The US government rushed to seize the assets of Silicon Valley Bank on Friday. After it experienced a run on the bank, the largest failure of a financial institution since washington mutual during the height of the financial crisis more than a decade ago.
The bank had USD209 billion in total assets at the time of failure, according to the FDIC. Silicon Valley Bank still appeared stable this year, but on Thursday it announced plans to raise up to USD1,75 billion in order to strengthen its capital position. That sent investors scurrying and shares plunged 60 percent. They rocketed lower again Friday, before the open of the nasdaq where it is traded.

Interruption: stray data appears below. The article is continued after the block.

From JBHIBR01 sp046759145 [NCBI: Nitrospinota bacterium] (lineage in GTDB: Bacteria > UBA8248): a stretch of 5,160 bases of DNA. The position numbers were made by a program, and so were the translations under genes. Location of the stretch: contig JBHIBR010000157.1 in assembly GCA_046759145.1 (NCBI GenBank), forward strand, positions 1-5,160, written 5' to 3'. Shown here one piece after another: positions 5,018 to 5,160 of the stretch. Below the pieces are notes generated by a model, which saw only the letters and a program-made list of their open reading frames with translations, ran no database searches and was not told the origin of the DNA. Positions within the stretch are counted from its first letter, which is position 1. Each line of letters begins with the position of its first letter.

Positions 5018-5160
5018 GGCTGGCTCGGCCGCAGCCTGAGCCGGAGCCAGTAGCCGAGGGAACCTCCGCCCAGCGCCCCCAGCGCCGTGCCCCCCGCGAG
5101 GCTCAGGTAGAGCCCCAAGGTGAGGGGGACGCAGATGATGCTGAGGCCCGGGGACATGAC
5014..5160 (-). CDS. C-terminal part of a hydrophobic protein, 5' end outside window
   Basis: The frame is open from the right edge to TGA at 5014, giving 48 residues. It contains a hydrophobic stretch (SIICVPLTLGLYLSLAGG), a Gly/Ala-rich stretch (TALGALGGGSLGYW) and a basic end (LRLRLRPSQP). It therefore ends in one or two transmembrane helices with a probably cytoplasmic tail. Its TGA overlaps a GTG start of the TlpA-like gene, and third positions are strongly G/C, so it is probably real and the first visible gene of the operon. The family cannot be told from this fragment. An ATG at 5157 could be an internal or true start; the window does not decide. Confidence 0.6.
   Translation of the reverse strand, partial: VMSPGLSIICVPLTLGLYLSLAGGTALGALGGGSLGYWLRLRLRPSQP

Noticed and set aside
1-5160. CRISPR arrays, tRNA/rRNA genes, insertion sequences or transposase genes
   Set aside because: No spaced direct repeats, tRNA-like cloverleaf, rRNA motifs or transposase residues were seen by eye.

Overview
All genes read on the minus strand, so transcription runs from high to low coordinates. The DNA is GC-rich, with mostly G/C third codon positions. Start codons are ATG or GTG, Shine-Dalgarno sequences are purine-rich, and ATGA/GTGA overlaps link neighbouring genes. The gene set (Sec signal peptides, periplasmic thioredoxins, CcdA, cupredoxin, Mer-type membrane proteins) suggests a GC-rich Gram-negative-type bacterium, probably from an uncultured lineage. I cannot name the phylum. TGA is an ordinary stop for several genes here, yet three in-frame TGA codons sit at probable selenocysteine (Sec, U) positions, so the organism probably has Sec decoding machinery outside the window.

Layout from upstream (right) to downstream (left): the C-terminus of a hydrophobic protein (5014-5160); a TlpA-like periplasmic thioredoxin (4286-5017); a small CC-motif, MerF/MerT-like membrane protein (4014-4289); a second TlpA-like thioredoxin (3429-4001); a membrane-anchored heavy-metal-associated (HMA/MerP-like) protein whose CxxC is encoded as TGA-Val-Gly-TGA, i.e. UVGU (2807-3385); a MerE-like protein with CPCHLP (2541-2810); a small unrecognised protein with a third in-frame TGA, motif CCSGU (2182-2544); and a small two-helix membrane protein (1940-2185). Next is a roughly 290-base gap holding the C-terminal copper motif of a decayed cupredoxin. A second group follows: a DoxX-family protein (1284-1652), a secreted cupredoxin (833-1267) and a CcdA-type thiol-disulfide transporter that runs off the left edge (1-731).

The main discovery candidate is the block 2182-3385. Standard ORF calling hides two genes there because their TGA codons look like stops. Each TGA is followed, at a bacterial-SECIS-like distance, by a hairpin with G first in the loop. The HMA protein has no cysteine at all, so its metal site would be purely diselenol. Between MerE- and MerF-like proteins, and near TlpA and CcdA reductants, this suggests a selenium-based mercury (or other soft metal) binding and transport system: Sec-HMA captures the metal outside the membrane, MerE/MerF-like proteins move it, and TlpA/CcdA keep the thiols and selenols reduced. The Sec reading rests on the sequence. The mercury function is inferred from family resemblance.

Silicon Valley's connections to the tech sector became a liability rapidly. Technology stocks have been hit hard in the past 18 months after a growth surge during the pandemic and layoffs have spread throughout the industry.
At the same time, the bank was hit hard by the federal reserve's fight against inflation and an aggressive series of interest rate hikes to cool the economy. When depositors grow anxious and begin withdrawing their money, banks sometimes have to sell those bonds before they mature to cover that exodus.
That is exactly what happened to Silicon Valley Bank, which had to sell USD21 billion in highly liquid assets to cover the exodus of deposits. It took a 1,8 billion dollar loss on that sale.